Ok, so this blog is a bit tardy, however in my defense…this is a blog following my horsemanship journey into a too deeper connection and understanding of horses. No small subject, and I am a bit of a percolator. Yup, like the coffee maker.. in go the ingredients and over time, dependent on a few factors I don’t feel the need to detail for you intelligent folks.. a fine brew is the result. Mostly. Sometimes I need to revisit the proportions and take time to sit and savor the results. Other times.. toss the bitter brew, or weak disappointment, read the instructions and try again. Each result gives me more insight into what I like in a particular roast, more grounds, less time, lower temp.. you get the idea, I’m also a ponderer. Percolate, and ponder. That takes time folks. So if you’re still with me… congrats, and hang in there I like to think it may get more interesting. Back to playing with ponies.
I have the good fortune to be able to work with a few horses I haven’t introduced you to, and in the next few posts, I think I’ll do just that. Each brings something to the exercises I’m exploring. Hence the state of perpetual ponder as I assimilate the information. It is nice to have one horse you know well and trust (who also trusts you.) to work with, but much like learning a new skill in a controlled environment it’s another thing to take out in the real world. I find myself lately looking back through my notes from weeks ago and the more recent. I must confess, the notes from early on would read quite differently now after practice and study with multiple horses and revisiting the lesson material. I am happy to say I’m much less likely to have a bitter brew to swallow. Metaphorically speaking.
This weeks lesson~ Taking territory, or as I like to call it the real estate game.
We have been sharing territory, as well as practicing stillness for a while. What’s next? When do I get to tell my horse what to do? Good news, here’s a good exercise for you to establish a bit of leadership without making a big deal over being the boss-man-big. Taking or claiming territory is a great way to assert yourself and cultivate a willing attitude. Start out in your paddock or pasture, just a hanging with the herd as you’ve perfected, perhaps there are a few hay piles scattered about if no grass available. Begin to advance from a comfortable distance well outside your horse’s bubble of personal space, within eyesight, have a firm intention set on moving horse away from that particular spot. As you advance closer, increase or decrease energy as warranted. Moving the air with gesturing hands or a wand if justified. The idea being a higher ranking herd member can and will move another horse off resources they would like to claim for themselves. No need for drama, a timid horse will require a mere suggestion from a greater distance than a dominant horse. Use your best judgment and as always practice safety. Once they have gone, leave them be to find another pile of hay or yummy spot for there own. I personally am enjoying alternating claiming and sharing territory while taking notes along the way, to go through over a future fresh cup of morning coffee.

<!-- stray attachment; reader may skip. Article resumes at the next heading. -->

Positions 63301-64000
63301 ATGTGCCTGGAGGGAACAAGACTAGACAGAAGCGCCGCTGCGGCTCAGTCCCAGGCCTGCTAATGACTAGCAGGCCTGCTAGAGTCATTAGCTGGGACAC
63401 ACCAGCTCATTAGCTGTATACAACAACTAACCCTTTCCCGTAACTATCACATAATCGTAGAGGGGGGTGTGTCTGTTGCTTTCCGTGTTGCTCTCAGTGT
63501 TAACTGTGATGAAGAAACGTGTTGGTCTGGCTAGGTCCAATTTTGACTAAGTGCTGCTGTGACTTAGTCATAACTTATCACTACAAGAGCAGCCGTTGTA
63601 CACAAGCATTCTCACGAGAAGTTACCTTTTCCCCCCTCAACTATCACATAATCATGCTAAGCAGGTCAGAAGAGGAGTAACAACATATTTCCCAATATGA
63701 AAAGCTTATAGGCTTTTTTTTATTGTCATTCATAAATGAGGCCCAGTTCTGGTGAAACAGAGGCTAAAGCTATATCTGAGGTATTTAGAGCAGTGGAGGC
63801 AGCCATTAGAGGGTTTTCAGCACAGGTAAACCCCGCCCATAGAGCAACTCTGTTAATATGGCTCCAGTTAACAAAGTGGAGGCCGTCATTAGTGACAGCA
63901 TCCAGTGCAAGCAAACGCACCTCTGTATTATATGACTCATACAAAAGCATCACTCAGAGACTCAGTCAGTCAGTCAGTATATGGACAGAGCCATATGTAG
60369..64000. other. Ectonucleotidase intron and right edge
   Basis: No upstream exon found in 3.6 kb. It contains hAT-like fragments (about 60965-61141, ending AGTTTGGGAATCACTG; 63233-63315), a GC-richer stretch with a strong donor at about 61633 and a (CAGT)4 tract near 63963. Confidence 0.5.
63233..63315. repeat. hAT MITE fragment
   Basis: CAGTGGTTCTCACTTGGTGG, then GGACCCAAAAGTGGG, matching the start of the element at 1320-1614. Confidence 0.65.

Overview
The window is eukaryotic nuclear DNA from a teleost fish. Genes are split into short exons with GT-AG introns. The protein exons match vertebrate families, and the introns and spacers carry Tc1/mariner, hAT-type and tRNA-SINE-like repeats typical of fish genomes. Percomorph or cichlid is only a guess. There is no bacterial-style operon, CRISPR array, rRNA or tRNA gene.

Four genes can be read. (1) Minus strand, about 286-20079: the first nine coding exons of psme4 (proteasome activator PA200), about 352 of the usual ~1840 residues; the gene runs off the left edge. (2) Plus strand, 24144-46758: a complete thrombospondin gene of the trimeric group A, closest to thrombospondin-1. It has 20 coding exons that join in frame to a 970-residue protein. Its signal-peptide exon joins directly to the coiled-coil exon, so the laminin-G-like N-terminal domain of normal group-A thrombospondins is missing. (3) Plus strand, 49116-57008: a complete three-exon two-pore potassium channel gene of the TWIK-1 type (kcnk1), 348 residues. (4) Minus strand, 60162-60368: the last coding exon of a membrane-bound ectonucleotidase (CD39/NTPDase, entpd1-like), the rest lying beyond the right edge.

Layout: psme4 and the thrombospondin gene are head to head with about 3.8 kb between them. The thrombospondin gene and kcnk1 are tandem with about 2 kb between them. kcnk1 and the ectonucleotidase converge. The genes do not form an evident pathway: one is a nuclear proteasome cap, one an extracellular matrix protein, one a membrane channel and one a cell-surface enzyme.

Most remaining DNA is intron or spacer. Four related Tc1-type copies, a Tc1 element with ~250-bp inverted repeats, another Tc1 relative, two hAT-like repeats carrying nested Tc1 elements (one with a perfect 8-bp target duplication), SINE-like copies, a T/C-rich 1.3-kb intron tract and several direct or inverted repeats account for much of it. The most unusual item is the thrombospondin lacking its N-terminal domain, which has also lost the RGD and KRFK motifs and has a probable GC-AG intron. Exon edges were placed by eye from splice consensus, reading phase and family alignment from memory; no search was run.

I think Redmann has claimed this big bale successfully from his paddock mate.